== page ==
In 2007 Colbert and Tomlin also picked Matt Spaeth, Daniel Sepulveda, and William Gay in the 3rd 4th and 5th rounds. Both Spaeth and Sepulveda were “reaches” but Spaeth’s provides immeasurable value to the running game, and he’s greatly underrated as a pass catcher.

After a strong 2008, William Gay drew the fans ire in 2009 and 2010, only to score 4 touchdowns since his return from a sabbatical season in Pittsburgh West aka Arizona Cardinals.

If Reineking’s 2nd best ranking of the 2007 NFL Draft class is right, then Pittsburgh came away with 3-4 quality football players who helped the Steelers win Super Bowl XLIII.

Steelers 1996 Draft Class

The 1996 NFL Draft is the only draft manned by Tom Donahoe and Bill Cowher to make Reineking’s list. The biggest move of the draft was shipping the Steeler’s second round pick to St. Louis for Jerome Bettis.

But you measure drafts for the picks you take rather than the trades you make, and that gives Steelers 1996 draft class a paradoxical quality. At the top, Jamain Stephens is the worst Steelers first round bust this side of Huey Richardson and the 3rd round pick linebacker Steve Conley washed out after two seasons.

In the middle, Penn State fullback Jon Witman gave the Steelers solid, but far from spectacular, value as a 4th round pick, while 5th round pick Earl Holmes famously congratulated Bill Cowher for “picking the best linebacker in the draft.” While James Farrior quickly made Steelers Nation forget Earl Holmes, Holmes did start 79 games in Pittsburgh. Pittsburgh picked fellow 4th rounder Jahine Arnold to replace Ernie Mills, but Arnold was a bust.

  • The Steelers arguably got the best value out of their 6th and 7th round picks in 1996, in the form of Orpheus Roye and Carlos Emmons.

Roye impressed as a rookie on specials teams, and was starting by his third year. Bill Cowher wanted to keep him, but Cleveland threw 30 million dollars at Roye, whon only had 4.5 sacks at the time.

Carlos Emmons was the classic case of a 7th round pick who simply seized the opportunities present late in the 3rd and 4th quarters of early preseason games. Emmons wasn’t a 7th round pick-turned stud the way Brett Keisel was, but he developed into a respectable starter.

Overall, the 1996 draft was fairly characteristic of the drafts during of later part of Tom Donahoe’s tenure, which saw the Steelers misfire on early picks, but do reasonably well after that.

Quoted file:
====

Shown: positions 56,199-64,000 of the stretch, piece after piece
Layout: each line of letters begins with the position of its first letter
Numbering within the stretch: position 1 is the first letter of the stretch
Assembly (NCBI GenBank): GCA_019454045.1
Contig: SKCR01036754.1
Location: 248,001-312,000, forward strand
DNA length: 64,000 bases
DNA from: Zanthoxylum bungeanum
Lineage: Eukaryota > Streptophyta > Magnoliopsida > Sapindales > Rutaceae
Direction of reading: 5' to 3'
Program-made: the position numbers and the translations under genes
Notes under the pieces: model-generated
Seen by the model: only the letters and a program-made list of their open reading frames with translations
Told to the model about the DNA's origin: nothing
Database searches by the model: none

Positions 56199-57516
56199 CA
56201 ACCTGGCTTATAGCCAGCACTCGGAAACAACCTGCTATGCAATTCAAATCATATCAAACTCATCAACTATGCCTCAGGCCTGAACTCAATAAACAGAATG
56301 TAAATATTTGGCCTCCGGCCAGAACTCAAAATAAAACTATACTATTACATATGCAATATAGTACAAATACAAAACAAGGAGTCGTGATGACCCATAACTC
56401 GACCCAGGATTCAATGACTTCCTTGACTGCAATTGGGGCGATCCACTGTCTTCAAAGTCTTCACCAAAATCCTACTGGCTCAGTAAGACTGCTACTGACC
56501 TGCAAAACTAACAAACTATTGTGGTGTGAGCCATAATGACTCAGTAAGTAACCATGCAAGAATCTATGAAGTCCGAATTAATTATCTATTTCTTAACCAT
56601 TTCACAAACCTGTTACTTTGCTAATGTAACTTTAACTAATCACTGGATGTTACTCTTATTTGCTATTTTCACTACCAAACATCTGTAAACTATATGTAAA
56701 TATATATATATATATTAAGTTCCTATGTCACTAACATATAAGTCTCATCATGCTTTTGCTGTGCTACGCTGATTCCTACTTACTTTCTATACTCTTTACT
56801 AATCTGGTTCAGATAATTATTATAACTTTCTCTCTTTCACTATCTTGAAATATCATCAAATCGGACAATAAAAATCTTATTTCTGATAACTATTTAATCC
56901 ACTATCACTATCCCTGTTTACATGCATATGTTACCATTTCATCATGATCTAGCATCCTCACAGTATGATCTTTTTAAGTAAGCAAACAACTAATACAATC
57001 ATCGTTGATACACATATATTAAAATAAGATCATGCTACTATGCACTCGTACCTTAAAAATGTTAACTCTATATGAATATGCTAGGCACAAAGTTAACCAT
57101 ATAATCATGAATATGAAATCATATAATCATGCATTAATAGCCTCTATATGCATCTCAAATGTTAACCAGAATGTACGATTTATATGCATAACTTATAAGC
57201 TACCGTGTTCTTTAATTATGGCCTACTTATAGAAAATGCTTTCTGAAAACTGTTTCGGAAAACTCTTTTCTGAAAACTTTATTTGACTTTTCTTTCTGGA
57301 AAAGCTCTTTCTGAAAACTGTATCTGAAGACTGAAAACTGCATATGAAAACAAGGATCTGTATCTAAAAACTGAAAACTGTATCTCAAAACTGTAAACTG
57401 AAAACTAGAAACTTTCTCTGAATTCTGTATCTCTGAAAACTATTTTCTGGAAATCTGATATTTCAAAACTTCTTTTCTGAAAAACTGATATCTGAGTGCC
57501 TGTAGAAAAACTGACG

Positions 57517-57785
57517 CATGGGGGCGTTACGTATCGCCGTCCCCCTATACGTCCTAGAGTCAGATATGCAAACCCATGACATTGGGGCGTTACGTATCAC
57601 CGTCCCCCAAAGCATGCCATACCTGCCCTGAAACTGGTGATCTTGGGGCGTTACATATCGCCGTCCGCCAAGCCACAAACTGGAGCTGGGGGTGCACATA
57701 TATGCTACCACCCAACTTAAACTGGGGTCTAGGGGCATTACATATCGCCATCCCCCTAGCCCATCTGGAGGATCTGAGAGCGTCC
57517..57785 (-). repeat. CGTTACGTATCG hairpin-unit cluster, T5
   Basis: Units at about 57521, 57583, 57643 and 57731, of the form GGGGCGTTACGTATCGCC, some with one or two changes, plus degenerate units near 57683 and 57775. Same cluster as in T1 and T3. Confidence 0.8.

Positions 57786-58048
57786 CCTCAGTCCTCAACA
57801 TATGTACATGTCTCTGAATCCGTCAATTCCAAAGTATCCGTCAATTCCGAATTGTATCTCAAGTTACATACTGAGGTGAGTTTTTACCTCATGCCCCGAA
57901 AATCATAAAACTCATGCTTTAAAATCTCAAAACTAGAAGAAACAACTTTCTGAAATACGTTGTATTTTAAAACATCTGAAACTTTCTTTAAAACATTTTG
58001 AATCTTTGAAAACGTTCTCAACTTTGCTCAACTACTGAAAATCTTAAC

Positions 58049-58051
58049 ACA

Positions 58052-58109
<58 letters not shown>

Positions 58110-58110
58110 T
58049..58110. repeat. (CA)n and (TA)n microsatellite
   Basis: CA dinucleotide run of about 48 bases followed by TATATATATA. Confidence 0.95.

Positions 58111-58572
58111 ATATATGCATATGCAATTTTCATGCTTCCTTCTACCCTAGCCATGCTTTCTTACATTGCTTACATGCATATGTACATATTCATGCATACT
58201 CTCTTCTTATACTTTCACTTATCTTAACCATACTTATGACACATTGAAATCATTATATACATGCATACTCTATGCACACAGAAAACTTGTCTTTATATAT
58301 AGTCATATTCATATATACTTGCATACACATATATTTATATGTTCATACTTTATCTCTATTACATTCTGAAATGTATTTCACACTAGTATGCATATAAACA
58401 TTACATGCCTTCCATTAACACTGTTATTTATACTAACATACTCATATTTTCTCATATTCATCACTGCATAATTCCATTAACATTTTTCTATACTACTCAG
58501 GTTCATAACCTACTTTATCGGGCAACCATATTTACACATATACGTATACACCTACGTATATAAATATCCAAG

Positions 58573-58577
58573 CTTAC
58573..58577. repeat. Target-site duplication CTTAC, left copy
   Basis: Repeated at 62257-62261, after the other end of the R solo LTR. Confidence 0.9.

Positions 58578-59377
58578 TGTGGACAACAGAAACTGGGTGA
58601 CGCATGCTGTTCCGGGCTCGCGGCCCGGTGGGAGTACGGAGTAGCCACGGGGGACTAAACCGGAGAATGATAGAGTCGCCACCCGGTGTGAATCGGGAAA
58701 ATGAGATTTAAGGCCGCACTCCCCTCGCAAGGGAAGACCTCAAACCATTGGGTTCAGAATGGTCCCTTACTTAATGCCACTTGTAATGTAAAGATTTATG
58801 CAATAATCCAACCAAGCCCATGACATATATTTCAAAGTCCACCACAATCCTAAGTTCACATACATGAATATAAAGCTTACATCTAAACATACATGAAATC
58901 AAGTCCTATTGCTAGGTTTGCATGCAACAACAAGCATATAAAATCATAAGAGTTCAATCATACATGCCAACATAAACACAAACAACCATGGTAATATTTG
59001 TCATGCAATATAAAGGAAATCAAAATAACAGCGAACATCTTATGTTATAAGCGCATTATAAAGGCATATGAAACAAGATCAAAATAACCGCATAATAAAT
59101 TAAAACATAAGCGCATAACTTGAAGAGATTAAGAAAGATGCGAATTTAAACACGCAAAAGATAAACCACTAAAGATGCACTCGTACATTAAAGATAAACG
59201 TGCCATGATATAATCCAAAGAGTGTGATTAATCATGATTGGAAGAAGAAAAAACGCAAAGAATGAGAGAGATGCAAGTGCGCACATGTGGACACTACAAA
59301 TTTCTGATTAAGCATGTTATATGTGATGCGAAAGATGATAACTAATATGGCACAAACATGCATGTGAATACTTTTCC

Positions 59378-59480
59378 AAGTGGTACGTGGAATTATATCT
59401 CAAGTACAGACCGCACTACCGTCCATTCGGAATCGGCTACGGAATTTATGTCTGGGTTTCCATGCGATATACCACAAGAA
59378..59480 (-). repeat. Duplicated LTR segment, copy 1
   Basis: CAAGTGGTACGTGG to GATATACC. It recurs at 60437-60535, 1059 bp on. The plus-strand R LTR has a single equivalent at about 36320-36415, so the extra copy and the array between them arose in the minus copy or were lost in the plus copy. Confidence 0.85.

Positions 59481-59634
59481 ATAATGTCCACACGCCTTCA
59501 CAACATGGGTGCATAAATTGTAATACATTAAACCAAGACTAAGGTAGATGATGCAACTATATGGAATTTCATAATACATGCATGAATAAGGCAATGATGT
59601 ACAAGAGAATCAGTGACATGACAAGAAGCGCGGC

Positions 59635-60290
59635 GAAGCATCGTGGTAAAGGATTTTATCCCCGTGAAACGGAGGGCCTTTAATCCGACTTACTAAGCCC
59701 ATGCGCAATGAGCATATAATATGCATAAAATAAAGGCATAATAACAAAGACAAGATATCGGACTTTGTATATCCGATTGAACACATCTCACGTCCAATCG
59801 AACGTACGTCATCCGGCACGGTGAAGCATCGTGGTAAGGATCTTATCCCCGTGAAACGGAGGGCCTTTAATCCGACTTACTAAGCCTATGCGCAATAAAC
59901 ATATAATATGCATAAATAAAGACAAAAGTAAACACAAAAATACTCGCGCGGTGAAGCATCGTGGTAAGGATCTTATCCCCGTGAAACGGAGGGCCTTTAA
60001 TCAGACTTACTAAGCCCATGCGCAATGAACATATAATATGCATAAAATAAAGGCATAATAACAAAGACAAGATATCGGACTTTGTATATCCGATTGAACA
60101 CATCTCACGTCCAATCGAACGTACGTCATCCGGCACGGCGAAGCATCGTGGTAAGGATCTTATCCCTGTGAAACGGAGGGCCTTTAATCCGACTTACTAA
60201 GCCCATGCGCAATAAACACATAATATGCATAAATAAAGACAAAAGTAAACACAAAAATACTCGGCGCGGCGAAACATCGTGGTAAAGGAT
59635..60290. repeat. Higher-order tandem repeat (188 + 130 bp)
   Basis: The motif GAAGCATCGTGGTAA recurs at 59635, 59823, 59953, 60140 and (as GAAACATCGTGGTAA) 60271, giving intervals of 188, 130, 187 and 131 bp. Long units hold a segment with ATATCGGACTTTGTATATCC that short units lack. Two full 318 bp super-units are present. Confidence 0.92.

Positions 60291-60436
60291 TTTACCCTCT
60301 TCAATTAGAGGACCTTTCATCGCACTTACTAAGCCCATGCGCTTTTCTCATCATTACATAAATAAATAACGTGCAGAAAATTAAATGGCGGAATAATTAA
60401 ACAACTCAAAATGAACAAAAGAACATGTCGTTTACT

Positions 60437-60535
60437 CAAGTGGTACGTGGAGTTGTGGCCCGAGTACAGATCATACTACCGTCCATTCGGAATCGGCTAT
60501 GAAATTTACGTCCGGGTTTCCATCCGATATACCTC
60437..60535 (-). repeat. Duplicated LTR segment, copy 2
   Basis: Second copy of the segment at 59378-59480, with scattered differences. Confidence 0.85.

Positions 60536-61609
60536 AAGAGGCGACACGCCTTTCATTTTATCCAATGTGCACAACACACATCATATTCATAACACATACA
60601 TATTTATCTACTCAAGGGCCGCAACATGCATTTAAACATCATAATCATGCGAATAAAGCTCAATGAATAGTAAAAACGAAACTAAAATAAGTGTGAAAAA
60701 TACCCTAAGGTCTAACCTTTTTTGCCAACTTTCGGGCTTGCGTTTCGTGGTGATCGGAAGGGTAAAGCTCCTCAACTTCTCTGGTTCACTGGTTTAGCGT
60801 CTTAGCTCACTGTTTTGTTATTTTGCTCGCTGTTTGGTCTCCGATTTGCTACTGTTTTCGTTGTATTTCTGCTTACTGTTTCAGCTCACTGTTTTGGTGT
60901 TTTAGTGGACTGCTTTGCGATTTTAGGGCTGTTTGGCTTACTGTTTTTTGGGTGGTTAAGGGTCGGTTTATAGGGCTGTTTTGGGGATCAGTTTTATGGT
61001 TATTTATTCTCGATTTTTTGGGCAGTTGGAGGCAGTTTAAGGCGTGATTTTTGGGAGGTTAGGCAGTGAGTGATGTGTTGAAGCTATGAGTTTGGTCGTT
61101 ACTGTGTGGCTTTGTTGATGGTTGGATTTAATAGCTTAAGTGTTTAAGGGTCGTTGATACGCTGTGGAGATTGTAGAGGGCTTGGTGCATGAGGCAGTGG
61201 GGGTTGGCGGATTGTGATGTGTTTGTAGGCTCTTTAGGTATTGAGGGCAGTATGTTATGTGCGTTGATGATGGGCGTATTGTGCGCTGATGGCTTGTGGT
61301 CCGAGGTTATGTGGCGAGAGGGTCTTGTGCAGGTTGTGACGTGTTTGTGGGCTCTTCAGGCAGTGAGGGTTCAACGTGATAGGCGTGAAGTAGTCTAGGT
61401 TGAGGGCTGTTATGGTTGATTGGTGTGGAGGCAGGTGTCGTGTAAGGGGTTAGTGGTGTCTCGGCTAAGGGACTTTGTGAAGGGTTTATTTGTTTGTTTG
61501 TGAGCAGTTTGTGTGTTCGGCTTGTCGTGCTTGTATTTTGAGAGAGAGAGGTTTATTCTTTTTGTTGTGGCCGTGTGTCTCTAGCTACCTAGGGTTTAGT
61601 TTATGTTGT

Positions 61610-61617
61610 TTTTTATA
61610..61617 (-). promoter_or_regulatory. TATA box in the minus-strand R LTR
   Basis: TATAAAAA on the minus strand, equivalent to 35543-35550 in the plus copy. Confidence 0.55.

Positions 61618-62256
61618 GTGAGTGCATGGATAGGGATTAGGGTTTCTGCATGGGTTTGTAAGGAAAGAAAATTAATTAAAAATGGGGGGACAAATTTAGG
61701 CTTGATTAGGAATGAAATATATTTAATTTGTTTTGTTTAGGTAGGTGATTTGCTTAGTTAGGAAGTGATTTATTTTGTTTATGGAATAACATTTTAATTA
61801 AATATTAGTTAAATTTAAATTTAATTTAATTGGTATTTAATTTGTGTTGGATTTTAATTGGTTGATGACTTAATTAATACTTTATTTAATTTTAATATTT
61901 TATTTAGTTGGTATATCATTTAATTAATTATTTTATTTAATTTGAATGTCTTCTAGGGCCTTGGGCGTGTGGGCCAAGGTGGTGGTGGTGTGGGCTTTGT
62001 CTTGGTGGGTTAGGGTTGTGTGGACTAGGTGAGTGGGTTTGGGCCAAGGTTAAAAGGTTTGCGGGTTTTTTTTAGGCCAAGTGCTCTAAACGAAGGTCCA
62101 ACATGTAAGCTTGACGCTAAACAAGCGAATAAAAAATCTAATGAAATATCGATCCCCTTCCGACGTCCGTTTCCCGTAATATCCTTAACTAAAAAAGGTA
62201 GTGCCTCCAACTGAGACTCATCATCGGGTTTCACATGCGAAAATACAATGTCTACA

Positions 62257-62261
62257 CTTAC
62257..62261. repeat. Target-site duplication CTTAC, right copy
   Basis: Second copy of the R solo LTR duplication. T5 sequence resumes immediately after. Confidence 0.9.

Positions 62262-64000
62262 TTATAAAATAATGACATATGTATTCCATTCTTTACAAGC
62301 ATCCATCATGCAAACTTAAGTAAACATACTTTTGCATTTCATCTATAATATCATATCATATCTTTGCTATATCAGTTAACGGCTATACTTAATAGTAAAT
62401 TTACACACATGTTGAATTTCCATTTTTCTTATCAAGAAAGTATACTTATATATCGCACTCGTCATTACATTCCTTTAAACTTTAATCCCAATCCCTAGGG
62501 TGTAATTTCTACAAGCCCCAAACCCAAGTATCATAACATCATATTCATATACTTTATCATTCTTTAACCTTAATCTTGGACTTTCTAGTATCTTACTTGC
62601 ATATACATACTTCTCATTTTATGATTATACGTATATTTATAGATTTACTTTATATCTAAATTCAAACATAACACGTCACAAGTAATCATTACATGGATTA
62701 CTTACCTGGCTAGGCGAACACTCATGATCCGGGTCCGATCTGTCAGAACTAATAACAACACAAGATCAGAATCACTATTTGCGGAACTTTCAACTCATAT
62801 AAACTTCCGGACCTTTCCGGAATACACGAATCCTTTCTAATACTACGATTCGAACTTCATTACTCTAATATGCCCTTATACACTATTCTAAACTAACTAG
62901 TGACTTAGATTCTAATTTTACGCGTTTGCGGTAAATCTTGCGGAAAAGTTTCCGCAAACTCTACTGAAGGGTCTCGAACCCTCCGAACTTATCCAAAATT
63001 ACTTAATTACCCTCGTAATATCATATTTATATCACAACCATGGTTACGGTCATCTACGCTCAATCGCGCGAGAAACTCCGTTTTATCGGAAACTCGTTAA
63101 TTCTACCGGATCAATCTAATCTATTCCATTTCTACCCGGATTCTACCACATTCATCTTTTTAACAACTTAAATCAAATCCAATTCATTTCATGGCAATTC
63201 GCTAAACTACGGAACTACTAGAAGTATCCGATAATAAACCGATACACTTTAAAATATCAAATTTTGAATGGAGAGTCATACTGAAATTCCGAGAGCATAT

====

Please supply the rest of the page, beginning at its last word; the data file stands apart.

Steelers 2004 Draft Class

Reineking ranks the 2004 NFL Draft class as 4th and that’s the draft where the Steelers passed on Marcus Turner for Nathaniel Adibi, a linebacker who never donned a regular season uniform. They also whiffed on offensive tackle Bo Lacy, center Drew Caylor, and defensive end Eric Taylor. Tight end Matt Kranchick, a 6th round pick from Penn State, made the 2004 roster and appeared in two games. He hung on until November of 2005 where he caught one pass for 6 yards while appearing in four games before getting cut.

Second round pick Ricardo Colclough held down a roster spot for 4 years with the Steelers, and was given multiple chances to contribute. But he failed to make an impact as either a return man or a corner.

2004’s third round pick Max Starks journey with the Steelers has been well chronicled here and parts elsewhere. Any way you measure it, Max Starks delivered excellent value as a third round pick.

  • 1 out of 7 players analyzed thus far that Pittsburgh picked in 2004 developed into a viable NFL player.

Sounds pretty bleak, especially when you consider the Steelers were drafting early in each round. But they used that low draft position to take a young man out of Miami Ohio, whose name is Ben Roethlisberger and that pick by itself makes the entire 2004 NFL Draft a smashing success for the Steelers.

Steelers 2011 Draft Class

For Reineking, the 2011 Draft Class is the NFL’s 5th best. An even though 4 years is sufficient to offer some solid draft analysis, the 2011 draft could still end up being either a boom or a bust for the Steelers.

6th round pick Keith Williams never made the team. 7th round pick Baron Batch was creating a buzz at St. Vincents until an injury ended his rookie season before it started, and he was never the same. Gerry Dulac once said that 5th round pick Chris Carter could be the steal of the draft, and Carter got chances but ultimately failed to prove Dulac right. 3rd round corner Curtis Brown was a bust.